Americans in this situation would have no right to attorney. They would be forced to find one in a foreign country. They couldn’t flee the foreign country, including one that had become unsafe. There are already examples of Americans in Yemen who have had their passports revoked through bureaucratic fiat. One individual said he was coerced into signing a State Department form that led to his passport being revoked. They are currently suing.

New Bill Will Weaken Expatriation Standards

The only good news in the current process is that the facts at issue—i.e., a formal statement by the individual, a conviction for treason, service in foreign armed services, or a policy position in a foreign state—are at least fairly objective. Sen. Cruz’s bill will add to these objective and clearly defined actions a new vague offense: “material assistance” to any foreign terrorist organization (FTO).

Unlike treason or other violent expatriating acts, the bill doesn’t require a conviction for this new offense. In fact, “material assistance” is not defined in the bill or in other law, and so it is not even possible to be convicted for it.

Under 8 U.S.C. 2339A, Congress has criminalized providing FTOs “material support”—which may or may not refer to the same actions as “material assistance.” If it does, this law is already terrifyingly broad. In 2010, for instance, the Supreme Court found that Humanitarian Law Project violated this provision by simply providing the PKK (the Kurdish Worker’s Party) in Turkey—which the U.S. has designated as a FTO—advice on how to “peacefully resolve conflicts.”

To understand how this bill could work in practice, consider a somewhat comparable case that went to the Supreme Court last year. A consular officer denied a visa to the wife of a U.S. citizen because of her alleged “terrorist activities.” The citizen sued, arguing that his rights to be with his wife and have a marriage with his wife in the U.S. were being denied without due process.

His wife was once a payroll clerk in the Afghan government prior to the U.S. invasion in 2001, but the officer did not cite even this to explain his decision—and the Supreme Court found that he didn’t need to: those two words were all the “due process” to which he was entitled. The man’s hopeless pursuit of an explanation for the denial could easily preview what might happen to someone targeted under S. 247: a blackhole of bureaucracy.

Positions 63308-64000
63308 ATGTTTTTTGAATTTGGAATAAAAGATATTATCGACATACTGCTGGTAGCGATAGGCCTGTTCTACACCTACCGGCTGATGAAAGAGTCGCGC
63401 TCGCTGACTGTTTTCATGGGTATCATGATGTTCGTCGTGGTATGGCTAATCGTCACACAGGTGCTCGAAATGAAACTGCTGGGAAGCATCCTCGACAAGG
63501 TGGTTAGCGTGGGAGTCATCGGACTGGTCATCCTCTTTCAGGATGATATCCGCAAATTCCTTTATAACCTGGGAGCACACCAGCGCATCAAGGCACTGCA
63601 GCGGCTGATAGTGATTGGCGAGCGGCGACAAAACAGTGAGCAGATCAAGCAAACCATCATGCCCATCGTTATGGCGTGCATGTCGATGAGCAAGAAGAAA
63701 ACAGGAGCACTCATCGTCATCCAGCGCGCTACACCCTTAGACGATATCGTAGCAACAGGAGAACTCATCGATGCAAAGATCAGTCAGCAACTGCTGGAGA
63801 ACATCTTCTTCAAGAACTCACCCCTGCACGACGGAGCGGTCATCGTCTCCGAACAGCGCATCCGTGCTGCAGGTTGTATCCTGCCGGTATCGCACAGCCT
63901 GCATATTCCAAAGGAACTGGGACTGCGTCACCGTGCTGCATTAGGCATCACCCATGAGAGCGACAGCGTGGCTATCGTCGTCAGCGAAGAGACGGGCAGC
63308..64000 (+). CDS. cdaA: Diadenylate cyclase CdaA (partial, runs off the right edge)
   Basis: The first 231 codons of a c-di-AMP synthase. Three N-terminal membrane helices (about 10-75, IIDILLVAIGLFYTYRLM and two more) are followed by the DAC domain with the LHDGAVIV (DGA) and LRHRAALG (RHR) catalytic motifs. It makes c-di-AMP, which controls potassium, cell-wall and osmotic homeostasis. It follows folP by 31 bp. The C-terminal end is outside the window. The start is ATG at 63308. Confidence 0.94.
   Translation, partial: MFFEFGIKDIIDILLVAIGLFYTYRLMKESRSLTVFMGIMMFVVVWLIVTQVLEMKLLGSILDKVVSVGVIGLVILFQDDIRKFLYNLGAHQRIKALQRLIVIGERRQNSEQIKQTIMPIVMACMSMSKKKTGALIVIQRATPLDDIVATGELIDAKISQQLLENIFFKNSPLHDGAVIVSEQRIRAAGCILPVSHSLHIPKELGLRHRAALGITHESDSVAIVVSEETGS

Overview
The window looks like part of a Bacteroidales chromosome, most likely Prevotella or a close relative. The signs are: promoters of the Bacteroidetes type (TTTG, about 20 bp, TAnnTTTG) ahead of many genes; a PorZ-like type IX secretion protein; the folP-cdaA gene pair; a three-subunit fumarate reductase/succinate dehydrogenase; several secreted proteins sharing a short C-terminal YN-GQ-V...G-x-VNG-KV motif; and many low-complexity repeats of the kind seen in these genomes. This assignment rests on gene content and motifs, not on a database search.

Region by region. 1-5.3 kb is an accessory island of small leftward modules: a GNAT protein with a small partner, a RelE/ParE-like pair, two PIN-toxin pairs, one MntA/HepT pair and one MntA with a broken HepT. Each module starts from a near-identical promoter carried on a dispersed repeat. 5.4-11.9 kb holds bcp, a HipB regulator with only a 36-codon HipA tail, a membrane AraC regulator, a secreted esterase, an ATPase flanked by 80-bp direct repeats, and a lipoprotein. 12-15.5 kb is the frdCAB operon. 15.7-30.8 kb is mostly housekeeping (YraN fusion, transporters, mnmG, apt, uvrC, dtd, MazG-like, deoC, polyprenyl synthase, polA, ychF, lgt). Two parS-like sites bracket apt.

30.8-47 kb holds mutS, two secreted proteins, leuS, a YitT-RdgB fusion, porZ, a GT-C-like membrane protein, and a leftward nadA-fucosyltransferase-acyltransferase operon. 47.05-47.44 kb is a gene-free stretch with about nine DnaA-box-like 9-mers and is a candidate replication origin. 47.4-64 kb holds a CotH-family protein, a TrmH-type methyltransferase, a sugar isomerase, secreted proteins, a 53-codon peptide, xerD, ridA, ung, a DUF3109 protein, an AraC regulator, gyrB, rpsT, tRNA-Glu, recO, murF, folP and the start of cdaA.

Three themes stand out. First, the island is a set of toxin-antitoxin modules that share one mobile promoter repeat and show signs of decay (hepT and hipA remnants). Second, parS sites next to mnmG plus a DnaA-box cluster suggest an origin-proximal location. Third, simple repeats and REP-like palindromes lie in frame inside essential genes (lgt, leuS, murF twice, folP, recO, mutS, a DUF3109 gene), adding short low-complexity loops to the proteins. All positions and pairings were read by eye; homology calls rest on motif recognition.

The U.S. Can Stop Terrorists and Keep Due Process Protections

The goal of the legislation, as stated by its author, is to prevent foreign fighters from returning to the U.S. to commit attacks. But if there is sufficient cause to take away someone’s citizenship, there is sufficient cause to revoke their passports, arrest them, try them, and convict them. The bill is completely unnecessary to prevent future attacks.

Sen. Cruz also seems to believe that his bill would cause individuals to automatically lose their citizenship, simply by engaging in the “expatriating acts” listed in the bill. He appears to think that it would not be necessary to prove that the person intended to give up citizenship by taking them—exactly what the Supreme Court has stated is impermissible under the 14th Amendment. But even if this were constitutional, it wouldn’t be desirable.

There are many Americans who travel to troubled areas for innocuous reasons—for example, aid workers or U.S. volunteers for the Kurdish forces fighting ISIS (note that these Kurds, who the U.S. is helping, are the Syrian and Iraqi allies of the Kurdish PKK members in Turkey, who the U.S. considers to be terrorists). It is easy to see cases of mistaken identity or confusion over someone’s intent in traveling near a war zone. This is why due process is important. Individuals are presumed innocent, and the trial provides a means for discovering the truth.

We should not give more power to bureaucrats to take away all of the rights of Americans with a stroke of the pen. Such a process does not accord with American traditions or basic human rights. Congress should reform the expatriation statutes to require a trial prior to loss of citizenship.